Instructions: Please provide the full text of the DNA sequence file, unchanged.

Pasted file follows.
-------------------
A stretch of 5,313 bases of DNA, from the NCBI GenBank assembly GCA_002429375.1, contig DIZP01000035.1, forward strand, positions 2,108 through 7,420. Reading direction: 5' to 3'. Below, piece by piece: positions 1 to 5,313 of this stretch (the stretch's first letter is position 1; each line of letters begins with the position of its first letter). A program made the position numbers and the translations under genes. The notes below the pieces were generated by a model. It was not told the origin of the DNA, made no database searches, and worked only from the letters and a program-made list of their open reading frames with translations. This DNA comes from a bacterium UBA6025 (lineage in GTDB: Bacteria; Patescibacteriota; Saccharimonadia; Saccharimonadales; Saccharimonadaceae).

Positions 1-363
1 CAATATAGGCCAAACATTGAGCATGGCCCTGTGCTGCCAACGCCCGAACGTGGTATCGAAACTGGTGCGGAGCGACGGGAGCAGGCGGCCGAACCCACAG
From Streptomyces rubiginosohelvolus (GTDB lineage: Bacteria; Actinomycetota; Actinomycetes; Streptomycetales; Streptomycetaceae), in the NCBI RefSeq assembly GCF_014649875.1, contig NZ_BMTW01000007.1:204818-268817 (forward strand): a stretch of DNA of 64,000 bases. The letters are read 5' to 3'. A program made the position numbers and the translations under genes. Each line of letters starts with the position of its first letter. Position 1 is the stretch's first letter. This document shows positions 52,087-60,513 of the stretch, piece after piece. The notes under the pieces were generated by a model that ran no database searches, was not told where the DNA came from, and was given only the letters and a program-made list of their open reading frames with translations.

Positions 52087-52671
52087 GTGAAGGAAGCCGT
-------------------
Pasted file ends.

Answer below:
A stretch of 5,313 bases of DNA, from the NCBI GenBank assembly GCA_002429375.1, contig DIZP01000035.1, forward strand, positions 2,108 through 7,420. Reading direction: 5' to 3'. Below, piece by piece: positions 1 to 5,313 of this stretch (the stretch's first letter is position 1; each line of letters begins with the position of its first letter). A program made the position numbers and the translations under genes. The notes below the pieces were generated by a model. It was not told the origin of the DNA, made no database searches, and worked only from the letters and a program-made list of their open reading frames with translations. This DNA comes from a bacterium UBA6025 (lineage in GTDB: Bacteria; Patescibacteriota; Saccharimonadia; Saccharimonadales; Saccharimonadaceae).

Positions 1-363
1 CAATATAGGCCAAACATTGAGCATGGCCCTGTGCTGCCAACGCCCGAACGTGGTATCGAAACTGGTGCGGAGCGACGGGAGCAGGCGGCCGAACCCACAG
From Streptomyces rubiginosohelvolus (GTDB lineage: Bacteria; Actinomycetota; Actinomycetes; Streptomycetales; Streptomycetaceae), in the NCBI RefSeq assembly GCF_014649875.1, contig NZ_BMTW01000007.1:204818-268817 (forward strand): a stretch of DNA of 64,000 bases. The letters are read 5' to 3'. A program made the position numbers and the translations under genes. Each line of letters starts with the position of its first letter. Position 1 is the stretch's first letter. This document shows positions 52,087-60,513 of the stretch, piece after piece. The notes under the pieces were generated by a model that ran no database searches, was not told where the DNA came from, and was given only the letters and a program-made list of their open reading frames with translations.

Positions 52087-52671
52087 GTGAAGGAAGCCGT